Endemic to the northeastern areas of Madagascar, between Ampasimanolotra and Daraina, the Dypsis lastelliana is one of the most common palms in the lowland forest in this area, found on slopes, or near water, in ravines, and also in coastal forests on white sand up to 1200 feet in elevation. It is robust enough to persist in disturbed parts of Madagascar, which are unfortunately becoming more common. Although there are known threats to this tree’s habitat, given its large range, fairly large population size and its apparent tolerance of some disturbance, this species is listed as Least Concern with the IUCN Red List.
Often confused with another palm also known as the “Teddy Bear Palm”, Dypsis leptocheilos, the Dypsis lastelliana palm displays a more vivid crown-shaft coloring, and is a much, much slower grower.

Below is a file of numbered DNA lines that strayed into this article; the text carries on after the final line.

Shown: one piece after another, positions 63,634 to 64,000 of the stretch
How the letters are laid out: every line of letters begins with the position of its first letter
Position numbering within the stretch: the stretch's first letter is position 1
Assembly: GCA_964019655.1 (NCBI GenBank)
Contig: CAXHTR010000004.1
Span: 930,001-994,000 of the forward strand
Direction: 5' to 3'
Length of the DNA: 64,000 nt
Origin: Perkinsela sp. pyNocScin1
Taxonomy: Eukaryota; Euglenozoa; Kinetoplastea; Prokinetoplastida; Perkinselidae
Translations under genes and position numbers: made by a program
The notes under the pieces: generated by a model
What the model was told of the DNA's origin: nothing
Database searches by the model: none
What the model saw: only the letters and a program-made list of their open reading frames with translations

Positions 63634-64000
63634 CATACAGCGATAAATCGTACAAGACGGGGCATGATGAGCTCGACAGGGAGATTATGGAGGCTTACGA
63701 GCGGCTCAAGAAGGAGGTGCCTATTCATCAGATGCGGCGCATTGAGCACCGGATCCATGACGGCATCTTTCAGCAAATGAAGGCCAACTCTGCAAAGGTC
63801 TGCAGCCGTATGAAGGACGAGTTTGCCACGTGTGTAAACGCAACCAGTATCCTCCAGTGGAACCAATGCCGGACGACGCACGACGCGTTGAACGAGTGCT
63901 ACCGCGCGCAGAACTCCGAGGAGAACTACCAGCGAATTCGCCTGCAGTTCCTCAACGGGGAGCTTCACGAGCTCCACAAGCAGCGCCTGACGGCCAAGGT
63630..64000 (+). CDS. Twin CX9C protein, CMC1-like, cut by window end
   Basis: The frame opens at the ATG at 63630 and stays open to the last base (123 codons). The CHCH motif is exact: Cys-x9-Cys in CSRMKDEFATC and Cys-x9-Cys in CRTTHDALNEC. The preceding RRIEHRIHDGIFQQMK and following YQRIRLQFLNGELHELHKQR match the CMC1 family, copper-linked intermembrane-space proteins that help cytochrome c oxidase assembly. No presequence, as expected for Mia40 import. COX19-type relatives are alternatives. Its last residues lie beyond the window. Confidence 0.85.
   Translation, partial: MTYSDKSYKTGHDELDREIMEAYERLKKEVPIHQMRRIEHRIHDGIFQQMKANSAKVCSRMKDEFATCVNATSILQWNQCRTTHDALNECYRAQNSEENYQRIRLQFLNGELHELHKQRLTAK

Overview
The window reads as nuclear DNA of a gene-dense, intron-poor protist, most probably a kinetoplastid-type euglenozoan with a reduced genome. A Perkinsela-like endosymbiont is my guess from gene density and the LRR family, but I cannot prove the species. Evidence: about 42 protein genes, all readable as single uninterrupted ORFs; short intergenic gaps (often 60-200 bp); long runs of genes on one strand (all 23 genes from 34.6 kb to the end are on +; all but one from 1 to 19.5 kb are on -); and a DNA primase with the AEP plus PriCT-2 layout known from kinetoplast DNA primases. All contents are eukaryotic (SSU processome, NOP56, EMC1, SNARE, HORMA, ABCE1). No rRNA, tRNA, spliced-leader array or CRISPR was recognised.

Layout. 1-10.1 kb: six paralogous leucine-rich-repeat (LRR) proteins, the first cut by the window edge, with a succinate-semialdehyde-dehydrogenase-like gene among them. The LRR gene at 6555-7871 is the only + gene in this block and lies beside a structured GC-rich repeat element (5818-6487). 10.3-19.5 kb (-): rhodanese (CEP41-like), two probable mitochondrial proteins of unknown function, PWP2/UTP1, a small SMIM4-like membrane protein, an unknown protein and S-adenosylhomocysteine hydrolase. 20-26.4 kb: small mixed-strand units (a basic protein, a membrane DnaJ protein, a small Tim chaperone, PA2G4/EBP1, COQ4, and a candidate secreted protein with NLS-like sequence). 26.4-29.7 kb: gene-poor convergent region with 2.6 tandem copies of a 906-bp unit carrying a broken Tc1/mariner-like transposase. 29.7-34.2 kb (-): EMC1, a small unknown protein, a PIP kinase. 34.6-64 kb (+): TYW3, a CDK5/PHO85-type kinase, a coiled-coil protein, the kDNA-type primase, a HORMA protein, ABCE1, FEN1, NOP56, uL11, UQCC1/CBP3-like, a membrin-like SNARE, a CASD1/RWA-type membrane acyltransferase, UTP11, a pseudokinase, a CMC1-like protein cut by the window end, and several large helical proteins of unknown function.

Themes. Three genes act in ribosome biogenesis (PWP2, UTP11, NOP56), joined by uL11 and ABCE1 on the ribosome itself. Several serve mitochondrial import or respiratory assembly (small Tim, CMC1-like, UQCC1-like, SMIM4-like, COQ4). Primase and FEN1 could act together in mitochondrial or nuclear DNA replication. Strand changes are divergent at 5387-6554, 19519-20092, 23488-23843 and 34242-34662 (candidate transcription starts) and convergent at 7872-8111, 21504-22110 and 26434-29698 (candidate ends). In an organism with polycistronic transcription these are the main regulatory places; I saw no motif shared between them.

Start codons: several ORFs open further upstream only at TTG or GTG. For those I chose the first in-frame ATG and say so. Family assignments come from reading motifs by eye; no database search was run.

There are 3 of this palm species growing in the Merwin Palm Collection.
The name “Lastelliana” honors the original collector, de Lastellé.
Want to “virtually explore” the Merwin Palm Collection? Search through our archive of Palm Facts of the Week, featuring palms hand-planted by W.S Merwin. To search through the Online Merwin Palm Database, visit this link.
If you’re inspired to help The Merwin Conservancy preserve and care for the world-renowned Merwin Palm Collection into the future, please consider making a tax-deductible donation.
Featured photo by Larry Cameron, from the book What is a Garden? by W.S. Merwin.